No, I don’t really suggest you throw an Orwellian birthday party for your children (although…Big Brother watching them is not the worst idea. Have you seen what kids get up to at parties?) I mean that:
- I’m a total throwback. When I was 7 (3 guesses which year that was) you had your birthday party at home. Your mom made cake from a box. Frosting from a can. I LIKE birthday parties at home. I meet the kids, I meet their parents. The kids actually play together – not just in the same facility. They play with one another – not laser guns or bouncy castles. It’s nice.
- I love book-themed parties! With so many options at Parties R Us, it’s easy to just opt for a party based on your kids’ favorite Disney, Nick Jr., or Dreamworks characters. But it is simple and fun and sets an amazing example to your kids if you plan a book-themed party instead. How do you make reading fun? Have fun with reading!
I know how easy those pay-one-price-for-20-kids parties can be. I’ve been to gymnastics parties, princess parties, bouncy, bowling, build-a-bear parties. But I can honestly say that the memories I have of planning themes and games and decorations with my kids massively outweigh the inconvenience of cutting my own cake and cleaning my floors both before and after the shindig. Here’s an example of one spectacular party we threw when my eldest turned 7.
C was in 1st grade heading into 2nd and obsessed (along with all of her closest friends) with the Magic Fairy books by Daisy Meadows. These girls coveted the books with their own names, birthstones, favorite colors or holidays. They traded them on the playground and after school. The got on lists at the library for hard-to-find titles. Girls who wouldn’t sit still for a chapter book before were devouring them in one sitting. Glitter, glamour, magic and easy-to-read? Who could resist? C was delighted when I suggested we do a Magic Fairy party for her birthday.
After much discussion and brain-storming, we decided to have a Rainbow Fairy scavenger hunt all around our house and yard. In the original series, the Rainbow Fairies are 7 sisters who are scattered by the evil Jack Frost. 2 girls, Kirsty and Rachel, have to find and rescue all the fairy sisters to bring color back to Fairyland. We made Rainbow Fairies from fabric and construction paper scraps and popsicle sticks, hid them all around our property, and made clues and challenges to help the party-goers collect all the fairies.
Having found all 7 fairies, the girls earned their wings! I was able to purchase fairy costume wings at a huge discount from a Halloween warehouse, since it was August. The new “fairies” headed to Fairyland (my dining room) for a fairy tea party. We decorated with green tulle and cut leaf shapes from felt for seats, then put garden flowers in teapots. There was a good bit of glittery confetti, too!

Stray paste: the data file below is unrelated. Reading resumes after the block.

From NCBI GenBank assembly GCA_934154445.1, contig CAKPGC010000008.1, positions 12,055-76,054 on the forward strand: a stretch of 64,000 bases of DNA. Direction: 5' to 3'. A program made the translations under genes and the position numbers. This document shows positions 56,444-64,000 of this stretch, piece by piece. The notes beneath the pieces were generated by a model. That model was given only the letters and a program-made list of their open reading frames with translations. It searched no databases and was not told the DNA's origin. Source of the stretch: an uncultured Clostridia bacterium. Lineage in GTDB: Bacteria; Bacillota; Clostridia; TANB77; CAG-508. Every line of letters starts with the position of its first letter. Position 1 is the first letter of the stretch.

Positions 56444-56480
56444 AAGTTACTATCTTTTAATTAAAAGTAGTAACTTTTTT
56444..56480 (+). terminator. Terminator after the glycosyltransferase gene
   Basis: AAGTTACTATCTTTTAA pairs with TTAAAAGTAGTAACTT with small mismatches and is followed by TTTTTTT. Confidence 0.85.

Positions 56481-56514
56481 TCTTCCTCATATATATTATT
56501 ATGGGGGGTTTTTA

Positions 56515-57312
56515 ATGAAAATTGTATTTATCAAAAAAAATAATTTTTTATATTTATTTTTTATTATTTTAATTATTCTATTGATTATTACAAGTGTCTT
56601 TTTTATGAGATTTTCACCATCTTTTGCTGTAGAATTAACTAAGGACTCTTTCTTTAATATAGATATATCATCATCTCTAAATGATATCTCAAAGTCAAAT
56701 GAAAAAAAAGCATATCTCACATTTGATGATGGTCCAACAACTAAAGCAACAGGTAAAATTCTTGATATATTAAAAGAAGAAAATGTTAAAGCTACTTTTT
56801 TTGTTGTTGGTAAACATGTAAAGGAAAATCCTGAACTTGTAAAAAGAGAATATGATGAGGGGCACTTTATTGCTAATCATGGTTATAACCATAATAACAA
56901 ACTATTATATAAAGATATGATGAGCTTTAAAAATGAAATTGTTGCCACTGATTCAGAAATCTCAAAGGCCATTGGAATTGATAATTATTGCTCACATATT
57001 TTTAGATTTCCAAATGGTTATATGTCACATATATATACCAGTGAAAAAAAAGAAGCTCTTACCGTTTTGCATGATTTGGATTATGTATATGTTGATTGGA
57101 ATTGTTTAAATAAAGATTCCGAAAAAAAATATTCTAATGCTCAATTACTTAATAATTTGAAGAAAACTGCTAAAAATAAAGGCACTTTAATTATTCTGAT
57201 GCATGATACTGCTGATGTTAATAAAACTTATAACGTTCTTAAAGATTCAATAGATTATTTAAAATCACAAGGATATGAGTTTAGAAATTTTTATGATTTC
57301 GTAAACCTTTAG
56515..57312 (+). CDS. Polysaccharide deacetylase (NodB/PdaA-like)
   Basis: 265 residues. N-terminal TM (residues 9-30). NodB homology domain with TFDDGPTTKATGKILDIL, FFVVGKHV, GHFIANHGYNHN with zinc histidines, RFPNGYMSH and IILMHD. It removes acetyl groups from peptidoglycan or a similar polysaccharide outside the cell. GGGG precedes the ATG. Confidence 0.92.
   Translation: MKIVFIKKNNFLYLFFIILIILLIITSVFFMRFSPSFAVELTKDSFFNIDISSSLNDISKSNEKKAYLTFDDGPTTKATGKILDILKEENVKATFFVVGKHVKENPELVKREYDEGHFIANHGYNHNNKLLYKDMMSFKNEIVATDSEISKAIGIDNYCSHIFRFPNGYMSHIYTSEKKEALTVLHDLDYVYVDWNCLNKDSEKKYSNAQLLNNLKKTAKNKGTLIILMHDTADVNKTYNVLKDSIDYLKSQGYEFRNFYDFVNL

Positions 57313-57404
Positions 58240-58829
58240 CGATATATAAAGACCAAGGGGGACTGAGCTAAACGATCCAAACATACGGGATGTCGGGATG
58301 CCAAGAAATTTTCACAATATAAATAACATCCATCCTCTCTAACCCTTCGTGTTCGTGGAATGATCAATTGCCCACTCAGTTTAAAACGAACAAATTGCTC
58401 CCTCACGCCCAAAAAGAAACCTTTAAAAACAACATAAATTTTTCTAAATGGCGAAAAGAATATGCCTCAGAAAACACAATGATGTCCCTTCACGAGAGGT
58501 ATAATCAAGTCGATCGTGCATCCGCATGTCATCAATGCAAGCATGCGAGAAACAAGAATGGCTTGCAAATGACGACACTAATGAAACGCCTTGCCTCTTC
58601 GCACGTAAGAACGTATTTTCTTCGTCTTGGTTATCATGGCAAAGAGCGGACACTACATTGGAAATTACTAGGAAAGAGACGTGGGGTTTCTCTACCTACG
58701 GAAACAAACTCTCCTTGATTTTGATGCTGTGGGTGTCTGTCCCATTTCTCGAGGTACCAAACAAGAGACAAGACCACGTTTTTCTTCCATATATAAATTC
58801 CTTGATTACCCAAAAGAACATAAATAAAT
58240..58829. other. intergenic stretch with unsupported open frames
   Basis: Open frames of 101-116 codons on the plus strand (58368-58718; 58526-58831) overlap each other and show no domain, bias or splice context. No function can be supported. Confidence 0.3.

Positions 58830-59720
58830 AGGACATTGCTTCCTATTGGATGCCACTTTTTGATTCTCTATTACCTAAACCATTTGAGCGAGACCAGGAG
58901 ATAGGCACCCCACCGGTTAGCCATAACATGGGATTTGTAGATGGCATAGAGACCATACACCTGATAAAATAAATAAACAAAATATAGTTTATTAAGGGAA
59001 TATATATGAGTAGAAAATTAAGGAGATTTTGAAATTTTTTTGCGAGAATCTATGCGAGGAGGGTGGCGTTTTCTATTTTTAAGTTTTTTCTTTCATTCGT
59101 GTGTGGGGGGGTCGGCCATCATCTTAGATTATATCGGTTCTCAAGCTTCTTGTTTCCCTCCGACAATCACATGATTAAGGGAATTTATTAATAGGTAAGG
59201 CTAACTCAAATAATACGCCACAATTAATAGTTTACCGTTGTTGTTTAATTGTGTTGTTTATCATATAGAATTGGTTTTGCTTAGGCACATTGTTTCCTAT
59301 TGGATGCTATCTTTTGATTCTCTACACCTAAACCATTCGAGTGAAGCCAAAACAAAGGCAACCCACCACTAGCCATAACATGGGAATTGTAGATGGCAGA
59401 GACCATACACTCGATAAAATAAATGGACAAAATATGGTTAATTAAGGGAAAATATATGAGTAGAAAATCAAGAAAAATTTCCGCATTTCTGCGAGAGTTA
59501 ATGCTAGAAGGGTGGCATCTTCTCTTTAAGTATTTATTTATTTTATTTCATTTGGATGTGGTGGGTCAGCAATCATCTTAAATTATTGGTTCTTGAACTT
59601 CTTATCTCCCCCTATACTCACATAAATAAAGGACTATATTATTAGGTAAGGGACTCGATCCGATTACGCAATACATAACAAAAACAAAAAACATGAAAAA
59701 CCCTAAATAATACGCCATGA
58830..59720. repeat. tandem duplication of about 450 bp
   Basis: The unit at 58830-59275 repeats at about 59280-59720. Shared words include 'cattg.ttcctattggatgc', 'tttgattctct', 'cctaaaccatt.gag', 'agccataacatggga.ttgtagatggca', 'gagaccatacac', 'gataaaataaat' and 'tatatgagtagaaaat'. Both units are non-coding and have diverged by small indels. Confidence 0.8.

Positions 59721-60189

The cake was homemade from ice-cream sandwiches and whipped topping, decorated by my daughters with rainbow sprinkles and a rainbow! (What else?) Every girl left with her new wings and a goody bag containing a new book and bookmark. It cost less than a pay-and-play party and was huge fun. As parents, we were thrilled to have encouraged a burgeoning love of books in our daughters and their friends. That’s something to feel good about!
If Magic Fairies aren’t for you, take the time to find out what your kid DOES like to read. Here are some of my favorite suggestions.
Toddlers: Eric Carle themed parties are popular! Look on Pinterest for a million caterpillar treats and easy crafts. Read aloud a favorite like “Does a Kangaroo Have a Mother, Too” or “Brown Bear, Brown Bear, What Do You See?”
Kindergartners: For girls, Fancy Nancy and Pinkalicious themes are fun and easy. For boys, try the How Do Dinosaurs series by Jane Yolen or Clifford the Big Red Dog. I also love the idea of a party themed on “If You Give a Pig a Party” by Laura Numeroff and Felicia Bond. Again, I would read aloud to the kids at this age level to get the party started and make sure they are all familiar with the theme.
Early Elementary school: These kids know what they like. Try a party based on Fly Guy or Captain Underpants, Junie B Jones or Magic Treehouse. Include an activity to complete as a group, a thematic craft and themed snacks. The paperbacks in these series are very reasonably priced to use in goody bags, especially if you buy a set at a discount and give a different one to each child.
Upper Elementary/Middle School: Oh, it’s iffy territory with these kids – they are the ONLY ones who know what cool is. You may want to go with a more commercialized book/series like Judy Moody or A Series of Unfortunate Events, since having a movie makes everything cooler at this age. I personally think the Artemis Fowl series is the coolest ages-10-and-up action-packed magic-filled series in decades – get your kid hooked on that, and you will be planning an awesome event.
High School: You think I’m crazy, right? I am not. Sure, it’s not for all teens, but being a geek married to a geek, I can tell you we would both have totally enjoyed a party themed on our favorite books in high school. Heck, I’m thinking about one for my 40th. Elaborate costumes and mood(y) music? Yes, please.
I’d love to hear your ideas, link to your Pins, or get your feedback in the comments below. Would you have a book-themed party for your child? Why or why not?